What Does It Do?
The malicious code runs a script which generates a browser-specific popup indicating that the user needs to run updates for their Chrome, Edge or Firefox browser. If the user initiates the bogus “update” the code injects malware onto the target system. Researchers have already tied this attack vector to ransomware deployments, as well as trojans, keyloggers and other types of malware.
Where Is It?
Security researchers have detected the code across the sites of over 250 news outlets in the United States. It may be no coincidence that the threat actors are focusing their attention at news sites during the intensive coverage cycle accompanying the midterm elections in America. The code is designed to cycle through the script in different intervals, so not all users will see a popup or phony updates message.
A good adblocker, such as AdBlock Plus or uBlock Origin, should prevent malignant script from launching unauthorized windows, messages and popups. These adblockers can be installed free of charge and are available in the Edge, Chrome and Firefox app stores. If you do see a notification that suggests your browser needs to be updated (and it is a good idea to keep your browser up to date), be sure to go into the settings for the program and find the updated button within the browser user interface, rather than clicking on something generated on a website. The settings button can typically be found in the upper right corner of your web browser, denoted by three dots, or in the case of Firefox–three horizontal lines.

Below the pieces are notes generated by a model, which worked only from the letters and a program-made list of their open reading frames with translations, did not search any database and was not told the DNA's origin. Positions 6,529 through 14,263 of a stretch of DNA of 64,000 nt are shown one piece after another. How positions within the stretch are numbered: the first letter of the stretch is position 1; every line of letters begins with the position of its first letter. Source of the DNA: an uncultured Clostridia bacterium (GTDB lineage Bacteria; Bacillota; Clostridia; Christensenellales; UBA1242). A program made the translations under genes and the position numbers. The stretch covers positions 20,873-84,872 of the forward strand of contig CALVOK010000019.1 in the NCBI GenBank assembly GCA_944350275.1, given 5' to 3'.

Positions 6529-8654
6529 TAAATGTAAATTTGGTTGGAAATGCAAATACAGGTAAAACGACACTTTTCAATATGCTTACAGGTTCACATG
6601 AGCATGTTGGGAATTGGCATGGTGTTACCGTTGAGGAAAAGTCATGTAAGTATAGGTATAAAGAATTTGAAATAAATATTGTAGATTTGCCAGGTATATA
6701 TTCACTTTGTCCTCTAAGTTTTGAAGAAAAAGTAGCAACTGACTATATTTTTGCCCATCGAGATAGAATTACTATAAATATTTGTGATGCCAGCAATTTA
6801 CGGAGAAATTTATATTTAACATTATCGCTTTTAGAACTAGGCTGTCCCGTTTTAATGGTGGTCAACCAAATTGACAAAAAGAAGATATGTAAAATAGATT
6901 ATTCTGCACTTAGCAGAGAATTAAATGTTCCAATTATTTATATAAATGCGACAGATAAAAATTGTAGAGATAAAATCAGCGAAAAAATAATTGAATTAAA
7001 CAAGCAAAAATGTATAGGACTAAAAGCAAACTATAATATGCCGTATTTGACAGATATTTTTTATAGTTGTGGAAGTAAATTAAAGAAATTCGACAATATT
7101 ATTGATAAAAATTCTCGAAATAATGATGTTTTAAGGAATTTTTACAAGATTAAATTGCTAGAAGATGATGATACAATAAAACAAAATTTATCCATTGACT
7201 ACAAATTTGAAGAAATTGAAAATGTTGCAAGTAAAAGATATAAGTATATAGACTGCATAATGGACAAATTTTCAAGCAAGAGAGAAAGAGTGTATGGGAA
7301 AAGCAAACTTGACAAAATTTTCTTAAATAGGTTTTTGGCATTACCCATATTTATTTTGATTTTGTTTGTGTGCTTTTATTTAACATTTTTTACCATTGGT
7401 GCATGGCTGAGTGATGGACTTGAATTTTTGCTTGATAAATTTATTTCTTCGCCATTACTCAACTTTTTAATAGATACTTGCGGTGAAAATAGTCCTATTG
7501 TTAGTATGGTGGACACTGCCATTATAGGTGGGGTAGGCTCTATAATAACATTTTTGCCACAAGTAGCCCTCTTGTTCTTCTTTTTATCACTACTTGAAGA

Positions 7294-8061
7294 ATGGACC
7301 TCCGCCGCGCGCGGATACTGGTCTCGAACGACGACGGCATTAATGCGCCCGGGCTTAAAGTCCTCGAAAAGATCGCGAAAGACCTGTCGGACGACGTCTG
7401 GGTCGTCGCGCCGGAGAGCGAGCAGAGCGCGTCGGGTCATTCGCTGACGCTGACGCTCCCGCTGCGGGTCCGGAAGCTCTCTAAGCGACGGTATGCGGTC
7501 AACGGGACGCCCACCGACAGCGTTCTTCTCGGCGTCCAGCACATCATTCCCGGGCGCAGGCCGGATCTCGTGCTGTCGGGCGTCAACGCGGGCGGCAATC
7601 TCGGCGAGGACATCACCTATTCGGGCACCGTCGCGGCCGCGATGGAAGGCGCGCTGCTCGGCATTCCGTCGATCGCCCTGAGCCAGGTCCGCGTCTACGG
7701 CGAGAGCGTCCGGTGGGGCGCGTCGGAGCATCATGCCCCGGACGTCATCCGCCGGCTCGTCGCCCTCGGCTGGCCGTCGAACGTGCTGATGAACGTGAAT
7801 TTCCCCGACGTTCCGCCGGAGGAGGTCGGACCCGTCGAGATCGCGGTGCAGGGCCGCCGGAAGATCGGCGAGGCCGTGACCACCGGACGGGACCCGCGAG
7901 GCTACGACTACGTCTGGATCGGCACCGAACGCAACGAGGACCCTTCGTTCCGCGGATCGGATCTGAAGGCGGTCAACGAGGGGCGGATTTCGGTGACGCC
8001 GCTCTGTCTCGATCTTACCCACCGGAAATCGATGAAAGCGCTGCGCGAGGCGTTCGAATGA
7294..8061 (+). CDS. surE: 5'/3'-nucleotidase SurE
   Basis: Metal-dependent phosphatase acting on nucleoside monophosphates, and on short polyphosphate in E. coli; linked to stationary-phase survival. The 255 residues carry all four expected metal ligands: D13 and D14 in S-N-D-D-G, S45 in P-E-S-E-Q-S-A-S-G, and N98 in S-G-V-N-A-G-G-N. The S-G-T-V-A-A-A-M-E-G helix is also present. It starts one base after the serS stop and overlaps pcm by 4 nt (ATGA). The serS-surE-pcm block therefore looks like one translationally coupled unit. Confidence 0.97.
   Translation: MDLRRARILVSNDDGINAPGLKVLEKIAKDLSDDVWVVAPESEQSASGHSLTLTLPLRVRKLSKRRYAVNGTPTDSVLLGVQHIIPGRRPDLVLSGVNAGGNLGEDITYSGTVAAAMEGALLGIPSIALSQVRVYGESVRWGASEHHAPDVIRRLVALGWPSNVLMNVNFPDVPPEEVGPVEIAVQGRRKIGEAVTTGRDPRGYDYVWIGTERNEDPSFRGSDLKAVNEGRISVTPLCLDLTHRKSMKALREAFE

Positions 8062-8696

It’s a good idea to keep your browsers up to date to prevent security loopholes. Unfortunately, bad actors are relying on users’ willingness to keep their software up to date as a new method of delivering their malicious code. If you have questions about security or anything else technology related, give us a call at Mankato Computer Technology.